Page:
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Major campaign finance reform bill clears senate committee hurdle

By ThisIsReno

By Sean Whaley, Nevada News Bureau: A bill seeking major reforms to Nevada’s campaign finance laws won approval from a Senate panel today after controversial provisions requiring a two-year cooling off period from lobbying by former public officials were stripped from the measure.

Assembly Bill 452 was approved by the Senate Legislative Operations and Elections Committee with Sen. James Settelmeyer, R-Gardnerville, voting no.

The bill will now go to the full Senate for a vote. The bill has already been passed by the Assembly. If approved by the full Senate, the different versions of the bill will have to be reconciled between the two houses before it could go to Gov. Brian Sandoval for his review.

Sandoval has said he supports the idea of electronic filing of campaign reports.

The vote by the committee came one day before a deadline for action on most bills.

The bill sought by Secretary of State Ross Miller would require on-line filing of campaign contribution and expense reports by most candidates and require earlier reporting of the information so voters could review the data before casting their ballots.

Reports would be filed four days before early voting and would be updated to reflect any additional contributions and expenses four days prior to the primary and general elections.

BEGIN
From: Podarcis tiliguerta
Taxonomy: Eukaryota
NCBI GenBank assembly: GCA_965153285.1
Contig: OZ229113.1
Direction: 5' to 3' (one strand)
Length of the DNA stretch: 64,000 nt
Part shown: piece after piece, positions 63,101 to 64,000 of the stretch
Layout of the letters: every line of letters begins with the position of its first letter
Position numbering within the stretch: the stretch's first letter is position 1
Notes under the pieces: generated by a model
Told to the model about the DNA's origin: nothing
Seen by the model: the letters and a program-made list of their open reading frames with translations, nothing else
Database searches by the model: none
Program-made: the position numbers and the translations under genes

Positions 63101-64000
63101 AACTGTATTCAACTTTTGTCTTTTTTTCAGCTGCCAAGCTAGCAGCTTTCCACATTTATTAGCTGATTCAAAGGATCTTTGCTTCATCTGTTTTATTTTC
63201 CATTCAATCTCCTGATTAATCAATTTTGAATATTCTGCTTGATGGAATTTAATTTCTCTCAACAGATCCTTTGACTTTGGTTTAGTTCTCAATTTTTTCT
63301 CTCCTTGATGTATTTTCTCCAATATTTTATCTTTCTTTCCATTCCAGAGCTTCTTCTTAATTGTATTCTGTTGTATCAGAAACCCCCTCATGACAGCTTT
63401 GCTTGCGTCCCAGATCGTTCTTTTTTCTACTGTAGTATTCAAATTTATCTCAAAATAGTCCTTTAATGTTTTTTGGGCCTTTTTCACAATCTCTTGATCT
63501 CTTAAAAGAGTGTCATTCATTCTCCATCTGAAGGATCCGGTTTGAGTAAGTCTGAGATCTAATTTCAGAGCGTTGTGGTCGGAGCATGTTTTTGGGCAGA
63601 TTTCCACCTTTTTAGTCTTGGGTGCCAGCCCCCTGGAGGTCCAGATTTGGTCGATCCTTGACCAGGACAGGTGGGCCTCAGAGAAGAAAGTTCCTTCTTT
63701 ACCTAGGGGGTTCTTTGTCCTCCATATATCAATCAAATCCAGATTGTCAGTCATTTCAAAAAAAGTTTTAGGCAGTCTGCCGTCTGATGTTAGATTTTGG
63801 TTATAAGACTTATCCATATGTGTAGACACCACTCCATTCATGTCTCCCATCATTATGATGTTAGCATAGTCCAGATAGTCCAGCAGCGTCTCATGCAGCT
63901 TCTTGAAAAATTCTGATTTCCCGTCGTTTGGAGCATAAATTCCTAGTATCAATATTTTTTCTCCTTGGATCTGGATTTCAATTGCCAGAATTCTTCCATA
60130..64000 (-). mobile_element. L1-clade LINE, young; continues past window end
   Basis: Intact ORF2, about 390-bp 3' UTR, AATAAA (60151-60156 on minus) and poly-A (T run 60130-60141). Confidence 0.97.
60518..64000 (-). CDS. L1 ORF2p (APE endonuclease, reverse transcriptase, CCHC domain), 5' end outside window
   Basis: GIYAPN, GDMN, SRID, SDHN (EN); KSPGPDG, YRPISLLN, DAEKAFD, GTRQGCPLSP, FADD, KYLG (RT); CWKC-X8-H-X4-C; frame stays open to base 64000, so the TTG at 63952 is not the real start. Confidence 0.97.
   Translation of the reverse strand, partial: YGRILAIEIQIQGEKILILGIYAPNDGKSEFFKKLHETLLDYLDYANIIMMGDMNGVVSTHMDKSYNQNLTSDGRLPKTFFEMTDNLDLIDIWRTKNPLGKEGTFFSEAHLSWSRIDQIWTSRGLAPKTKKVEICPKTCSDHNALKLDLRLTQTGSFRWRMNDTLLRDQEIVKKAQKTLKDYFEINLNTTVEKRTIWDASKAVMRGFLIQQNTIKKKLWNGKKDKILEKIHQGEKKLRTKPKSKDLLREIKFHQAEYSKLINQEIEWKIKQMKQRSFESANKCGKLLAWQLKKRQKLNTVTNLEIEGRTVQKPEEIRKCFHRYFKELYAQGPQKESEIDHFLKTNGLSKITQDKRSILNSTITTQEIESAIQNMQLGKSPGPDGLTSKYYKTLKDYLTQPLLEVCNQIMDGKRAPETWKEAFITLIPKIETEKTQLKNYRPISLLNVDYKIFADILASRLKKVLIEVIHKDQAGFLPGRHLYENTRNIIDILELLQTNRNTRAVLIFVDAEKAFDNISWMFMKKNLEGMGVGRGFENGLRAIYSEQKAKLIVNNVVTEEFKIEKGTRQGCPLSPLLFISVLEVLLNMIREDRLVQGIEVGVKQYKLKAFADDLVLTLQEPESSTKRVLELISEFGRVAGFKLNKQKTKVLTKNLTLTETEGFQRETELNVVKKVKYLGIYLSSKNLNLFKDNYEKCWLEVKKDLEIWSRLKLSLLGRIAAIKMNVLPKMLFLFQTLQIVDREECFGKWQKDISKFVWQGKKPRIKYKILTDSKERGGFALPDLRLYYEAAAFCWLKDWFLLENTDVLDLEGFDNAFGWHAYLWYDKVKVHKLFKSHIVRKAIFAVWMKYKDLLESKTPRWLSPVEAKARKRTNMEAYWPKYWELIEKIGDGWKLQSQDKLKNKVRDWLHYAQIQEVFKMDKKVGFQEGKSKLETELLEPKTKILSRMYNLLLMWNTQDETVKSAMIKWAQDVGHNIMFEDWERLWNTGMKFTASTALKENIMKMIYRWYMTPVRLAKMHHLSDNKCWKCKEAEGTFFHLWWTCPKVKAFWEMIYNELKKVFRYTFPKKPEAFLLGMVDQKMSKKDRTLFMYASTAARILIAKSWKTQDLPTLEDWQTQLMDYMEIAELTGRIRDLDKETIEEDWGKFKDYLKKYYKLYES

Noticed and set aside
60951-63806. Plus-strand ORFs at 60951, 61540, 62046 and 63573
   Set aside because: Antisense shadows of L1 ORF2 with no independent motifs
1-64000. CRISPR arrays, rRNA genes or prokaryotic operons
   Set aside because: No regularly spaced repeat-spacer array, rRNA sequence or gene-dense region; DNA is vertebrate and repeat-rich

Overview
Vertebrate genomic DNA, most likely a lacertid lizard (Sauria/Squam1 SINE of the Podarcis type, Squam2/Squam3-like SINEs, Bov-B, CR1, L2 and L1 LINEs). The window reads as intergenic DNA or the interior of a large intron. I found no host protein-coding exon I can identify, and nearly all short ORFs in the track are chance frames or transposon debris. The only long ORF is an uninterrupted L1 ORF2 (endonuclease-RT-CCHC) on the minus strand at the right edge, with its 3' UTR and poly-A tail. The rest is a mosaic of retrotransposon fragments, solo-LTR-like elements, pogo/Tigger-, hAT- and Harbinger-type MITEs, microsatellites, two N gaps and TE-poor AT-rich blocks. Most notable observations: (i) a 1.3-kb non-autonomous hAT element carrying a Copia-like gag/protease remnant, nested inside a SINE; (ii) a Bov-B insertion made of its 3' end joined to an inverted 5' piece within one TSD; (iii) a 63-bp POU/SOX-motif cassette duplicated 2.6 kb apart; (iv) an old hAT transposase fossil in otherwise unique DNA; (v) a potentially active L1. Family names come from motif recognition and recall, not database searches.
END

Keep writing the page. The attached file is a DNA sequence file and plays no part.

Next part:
It would also make the Secretary of State’s office the central repository for the campaign reports for all elections, as well as for financial disclosure statements required of candidates and elected officials. These reports would also be filed electronically.

The information would be maintained in a searchable database so the public could review the reports in a simple and comprehensive way.

In testimony before the panel earlier this session, Miller said: “A big part of the transparency we want to provide is letting voters know who is funding the campaigns. The reasons of course are obvious, and the need is equally obvious, even to those outside of Nevada.”

Miller said Nevada consistently receives an “F” grade from the Campaign Disclosure Project by the UCLA School of Law for the state’s campaign finance disclosure laws because of the lack of transparency.

Miller tried to get similar legislation through the 2009 session but a final version of the bill was not approved as time ran out.

The cooling off provisions in the bill, which would have prohibited a former lawmaker from lobbying the Legislature for pay for two years, were removed after concerns were expressed by Crystal Jackson, executive director of the Public Utilities Commission. The proposed cooling off provisions applied to PUC commissioners and others public officers as well.

Jackson said extending the current one-year cooling off period for the PUC to two years could make it difficult to recruit key staff.

Assemblyman Tick Segerblom, D-Las Vegas, chairman of the Assembly Legislative Operations and Elections Committee, told the Senate panel that his committee could accept the removal of the cooling off provisions. There are so many other important provisions in the bill that the cooling off sections should not hold the measure up, he said.

The provisions, which were not sought by Miller, had already proved an issue for some lawmakers, including Assemblyman Horne, D-Las Vegas, an attorney, who objected to them in Assembly hearings, saying he would be prohibited from representing a client in the Legislature if he left office.

“I have a fundamental disagreement with some of my colleagues that you should prohibit someone from doing what they’re gainfully employed to do,” Horne said.